Copyright Considerations for Web Hosts - Correcting Copyright Myths
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If you or anyone on your staff holds any of the mistaken beliefs about copyright that I'm about to discuss, you'll want to correct them. You may even want to devote an FAQ on your web site to this issue, aimed specifically at your customers. You can also include a section that details how you will respond to receiving a DMCA notice of copyright infringement.
First of all, just because it's published online does NOT mean that it is "in the public domain." As I mentioned above, work that is published online is entitled to the same copyright protection as any other work. Work in the public domain can be freely used and copied.
There are certain cases in which limited portions of a work can be copied for "fair use." Fair use purposes include commentary, criticism, and parody - but under no circumstances does fair use represent a "blank check" to copy whatever you want.
Including the name of an article's author and/or linking to the site on which the original article appears does NOT somehow make it "okay" for you to copy the material. You still must get permission. If you think enough of an article to want to copy it anyway, you should ask for permission; you might be pleasantly surprised. Many content sites have specific policies in place that allow some limited content reproduction, if you ask nicely.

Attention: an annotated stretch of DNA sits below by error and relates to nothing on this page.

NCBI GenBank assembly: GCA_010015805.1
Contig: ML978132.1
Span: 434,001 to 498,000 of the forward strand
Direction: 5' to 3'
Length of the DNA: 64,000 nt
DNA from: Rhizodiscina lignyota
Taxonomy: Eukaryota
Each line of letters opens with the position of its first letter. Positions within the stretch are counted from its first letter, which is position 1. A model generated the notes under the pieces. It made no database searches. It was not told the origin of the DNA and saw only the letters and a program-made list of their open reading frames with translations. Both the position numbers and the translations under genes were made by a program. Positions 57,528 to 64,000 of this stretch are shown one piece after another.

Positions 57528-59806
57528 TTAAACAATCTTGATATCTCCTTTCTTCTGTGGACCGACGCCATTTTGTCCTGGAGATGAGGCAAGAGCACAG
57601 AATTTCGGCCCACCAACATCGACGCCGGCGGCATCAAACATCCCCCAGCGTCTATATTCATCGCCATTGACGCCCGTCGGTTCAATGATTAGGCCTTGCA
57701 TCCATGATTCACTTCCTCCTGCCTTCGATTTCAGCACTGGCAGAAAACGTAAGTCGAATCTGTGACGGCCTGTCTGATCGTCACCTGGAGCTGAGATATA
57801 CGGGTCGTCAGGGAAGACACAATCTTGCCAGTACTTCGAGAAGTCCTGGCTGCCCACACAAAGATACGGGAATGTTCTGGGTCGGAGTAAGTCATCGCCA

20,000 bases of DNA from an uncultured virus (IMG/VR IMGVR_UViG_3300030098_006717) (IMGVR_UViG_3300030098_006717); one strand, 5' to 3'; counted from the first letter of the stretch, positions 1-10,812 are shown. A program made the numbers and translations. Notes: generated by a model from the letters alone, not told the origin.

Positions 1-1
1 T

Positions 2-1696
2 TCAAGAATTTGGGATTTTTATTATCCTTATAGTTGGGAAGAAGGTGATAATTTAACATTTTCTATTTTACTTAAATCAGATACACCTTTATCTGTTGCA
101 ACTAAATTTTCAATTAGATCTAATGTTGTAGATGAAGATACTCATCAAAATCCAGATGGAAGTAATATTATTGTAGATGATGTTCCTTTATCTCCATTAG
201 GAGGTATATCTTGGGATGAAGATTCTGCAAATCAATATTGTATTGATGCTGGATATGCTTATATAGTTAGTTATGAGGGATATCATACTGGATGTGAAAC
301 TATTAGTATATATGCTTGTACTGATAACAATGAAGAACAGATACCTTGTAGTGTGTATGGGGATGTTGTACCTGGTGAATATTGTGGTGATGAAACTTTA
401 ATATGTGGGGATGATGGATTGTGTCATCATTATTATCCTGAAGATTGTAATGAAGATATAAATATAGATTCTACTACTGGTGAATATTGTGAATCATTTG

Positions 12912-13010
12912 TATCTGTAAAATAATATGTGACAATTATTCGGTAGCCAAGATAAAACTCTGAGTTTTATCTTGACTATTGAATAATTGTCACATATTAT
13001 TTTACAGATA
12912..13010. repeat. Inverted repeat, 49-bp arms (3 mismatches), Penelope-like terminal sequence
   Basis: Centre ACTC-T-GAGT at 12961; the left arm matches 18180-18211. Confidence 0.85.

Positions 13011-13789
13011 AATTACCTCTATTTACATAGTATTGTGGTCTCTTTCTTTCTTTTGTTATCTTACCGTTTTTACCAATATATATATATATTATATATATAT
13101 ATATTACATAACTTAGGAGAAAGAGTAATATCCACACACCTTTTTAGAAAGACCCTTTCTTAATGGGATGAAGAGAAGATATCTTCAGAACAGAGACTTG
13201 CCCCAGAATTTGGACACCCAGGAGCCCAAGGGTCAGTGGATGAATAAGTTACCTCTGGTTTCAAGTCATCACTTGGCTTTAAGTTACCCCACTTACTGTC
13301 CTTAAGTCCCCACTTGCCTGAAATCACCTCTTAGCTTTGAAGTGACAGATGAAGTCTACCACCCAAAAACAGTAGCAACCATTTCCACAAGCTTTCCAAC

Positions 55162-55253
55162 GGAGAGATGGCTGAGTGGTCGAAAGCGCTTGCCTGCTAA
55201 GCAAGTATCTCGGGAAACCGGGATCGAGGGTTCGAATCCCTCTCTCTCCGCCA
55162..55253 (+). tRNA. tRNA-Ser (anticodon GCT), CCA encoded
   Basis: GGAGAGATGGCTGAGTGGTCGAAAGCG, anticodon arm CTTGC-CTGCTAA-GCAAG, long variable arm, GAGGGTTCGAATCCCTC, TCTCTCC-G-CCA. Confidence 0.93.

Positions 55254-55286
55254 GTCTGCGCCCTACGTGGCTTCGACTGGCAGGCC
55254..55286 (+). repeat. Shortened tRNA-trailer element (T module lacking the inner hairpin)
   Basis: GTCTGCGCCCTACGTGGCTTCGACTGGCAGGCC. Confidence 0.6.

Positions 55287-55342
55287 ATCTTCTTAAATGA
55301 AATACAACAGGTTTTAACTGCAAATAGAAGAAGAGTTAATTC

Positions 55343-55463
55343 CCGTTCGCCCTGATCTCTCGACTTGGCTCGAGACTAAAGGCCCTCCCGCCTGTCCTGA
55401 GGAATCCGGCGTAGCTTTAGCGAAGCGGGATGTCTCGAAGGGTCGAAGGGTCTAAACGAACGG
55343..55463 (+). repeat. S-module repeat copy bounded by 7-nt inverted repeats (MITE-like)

Changing an article or a design slightly still constitutes copying an original work. Just as you need permission from the copyright holder to copy the original work, you also need permission to use a derivative work. Only the copyright holder can publish derivatives of his or her own work with impunity.
How long does copyright apply to a creative work? Many if not most items published in the U.S. on the Internet will fall under the rules that came into effect after 1978. Those state that an item's copyright is good for 70 years after the copyright holder's death. If you're dealing with a work-for-hire piece, then the copyright doesn't expire until 95 years after it was published or 120 years after it was created, whichever is shorter.
What makes a work copyrighted? The simple act of creation is enough. It doesn't matter whether it's something as simple as a forum post or an email; it is copyrighted by its author from the second it's created. It doesn't need to be registered with anyone, and it doesn't need a copyright notice. The copyright notice used to be necessary at one time, but that ended in 1989. It's still a good idea to include a copyright notice though.
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